I like to think of myself as a rational person, but I have had my moments. When I was 8 or 9 years old, I fervently believed that there was a bear living under my back porch who would eat me if I went into the backyard at night. I have no idea where this belief came from. There was no evidence to support it, and I never told anyone else about it because I knew they would think I was just being silly. I even felt silly believing it, but the fear was still there. Regardless of what I could observe for myself in comfortable daylight, I still felt completely certain that at night there was a bear, and he wanted to eat me. Eventually, my Dad unwittingly forced me to face this irrationality by making me go into the backyard one night to put away my bicycle. Amazingly I survived, and the fear gradually diminished.

A belief is not the same thing as a thought or a feeling. A belief has conviction. It is something that we somehow know to be true in a personal way, and it has the power to make us act irrationally. If I truly believed that doctors were murdering babies in abortion clinics, then I would be doing everything I could to stop it from happening. As a scientist I know that is simply not the case, but knowing something is not at all the same thing as believing something. If someone had told me as a child that there was no bear under my back porch, you'd think I would have been relieved. 'Oh, how wonderful! Now I can stop living in fear! At last, I am free to play on the porch at night!' I can tell you with reasonable certainty however, that is not what would have happened. It would have hurt my feelings. I would have felt the need to defend my bear's very existence to you, because if he wasn't real then I was acting very silly for no reason. In fact, if my Dad had not motivated me to face my bear I may have continued to believe in it until I was far past the age where such things are amusing instead of worrisome and inappropriate.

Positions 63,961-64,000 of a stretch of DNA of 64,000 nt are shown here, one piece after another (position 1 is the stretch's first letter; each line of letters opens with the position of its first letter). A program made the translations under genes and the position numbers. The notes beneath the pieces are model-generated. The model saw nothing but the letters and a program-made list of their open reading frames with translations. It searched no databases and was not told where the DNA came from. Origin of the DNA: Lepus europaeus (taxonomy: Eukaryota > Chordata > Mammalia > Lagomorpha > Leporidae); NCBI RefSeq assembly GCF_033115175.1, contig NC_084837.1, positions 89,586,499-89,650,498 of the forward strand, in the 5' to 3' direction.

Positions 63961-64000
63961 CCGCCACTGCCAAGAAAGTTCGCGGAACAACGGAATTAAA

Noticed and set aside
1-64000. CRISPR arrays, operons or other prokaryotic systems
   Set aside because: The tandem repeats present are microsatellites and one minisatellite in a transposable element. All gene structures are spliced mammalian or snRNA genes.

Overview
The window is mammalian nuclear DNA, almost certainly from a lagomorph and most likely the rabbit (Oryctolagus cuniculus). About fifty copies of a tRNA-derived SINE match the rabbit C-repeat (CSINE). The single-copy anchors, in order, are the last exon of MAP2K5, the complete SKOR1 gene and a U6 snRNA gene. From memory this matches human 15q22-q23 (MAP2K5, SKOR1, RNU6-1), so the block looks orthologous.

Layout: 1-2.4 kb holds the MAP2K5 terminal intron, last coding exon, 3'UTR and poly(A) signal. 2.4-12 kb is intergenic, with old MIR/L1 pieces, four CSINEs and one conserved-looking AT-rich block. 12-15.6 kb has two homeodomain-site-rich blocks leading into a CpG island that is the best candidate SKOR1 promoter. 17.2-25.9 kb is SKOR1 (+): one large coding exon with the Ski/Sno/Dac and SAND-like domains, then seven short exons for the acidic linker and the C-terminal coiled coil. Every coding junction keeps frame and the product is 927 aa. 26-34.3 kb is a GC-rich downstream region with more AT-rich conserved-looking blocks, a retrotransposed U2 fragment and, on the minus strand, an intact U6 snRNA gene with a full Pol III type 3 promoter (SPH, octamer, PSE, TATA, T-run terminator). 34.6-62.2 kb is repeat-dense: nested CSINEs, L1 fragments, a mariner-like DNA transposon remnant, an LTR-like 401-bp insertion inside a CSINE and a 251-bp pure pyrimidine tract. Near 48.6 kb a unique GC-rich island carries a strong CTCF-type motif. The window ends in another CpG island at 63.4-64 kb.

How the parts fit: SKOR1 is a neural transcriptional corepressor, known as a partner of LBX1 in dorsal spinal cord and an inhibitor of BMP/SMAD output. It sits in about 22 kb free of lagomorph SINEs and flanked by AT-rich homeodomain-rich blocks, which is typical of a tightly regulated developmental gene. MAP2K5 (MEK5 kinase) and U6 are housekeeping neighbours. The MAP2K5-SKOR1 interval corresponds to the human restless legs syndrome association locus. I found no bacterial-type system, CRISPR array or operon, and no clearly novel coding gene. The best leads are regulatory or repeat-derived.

This is not a perfect analogy. The existence of a bear is much easier to disprove then, say, that of a deity. What I am really trying to accomplish with my little anecdote is to encourage patience and understanding. When you encounter someone who believes that, say, the Earth is only 6000 years old, citing evidence and describing alternate theories is unlikely to accomplish much. If it is possible instead to somehow nudge said individual into asking questions on their own (perhaps through recommended reading or simply by example), your chances of having an impact improve. Yes, it will be harder. You may even have to accept that they are not ready to deal with the repercussions of re-evaluating their beliefs and let it be. Also difficult.

I would also encourage individuals to take a quick look at what they believe. Maybe even a long one. As an atheist I strive to question everything and prioritize rationality, but even so I still find myself still caught up in something that has no rational basis. For years I wouldn't eat mushrooms. Why? Because they were fungus. Six months ago I realized that portabellos were delicious and have never looked back.

Obviously I am making light of what can potentially be an extremely troubling issue. Abortion doctors and clinics are constantly subjected to violent attacks. Human beings strap bombs to themselves and detonate them in public areas. Parents pray for their children instead of taking them to see a doctor, even if the disease is life-threatening. These acts are not rational. In many cases they fly in the face of scientific facts, and those that commit them generally cannot be reasoned with. So what can the rational masses do about this, aside from cringe and occasionally hide under the covers? The only real answer I see is education. The open dissemination of information. The internet has already had a huge impact (This is a great video on the subject if you haven't seen it: http://www.youtube.com/user/Thunderf00t#p/a/u/1/0Rqw4krMOug ), and will continue to do so. I may be a bit biased, but I like to think that scientific thinking can save the world. I do my best to spread the word, so to speak, by volunteering at science fairs and school science programs. Science is awesome and I want to help people understand it.



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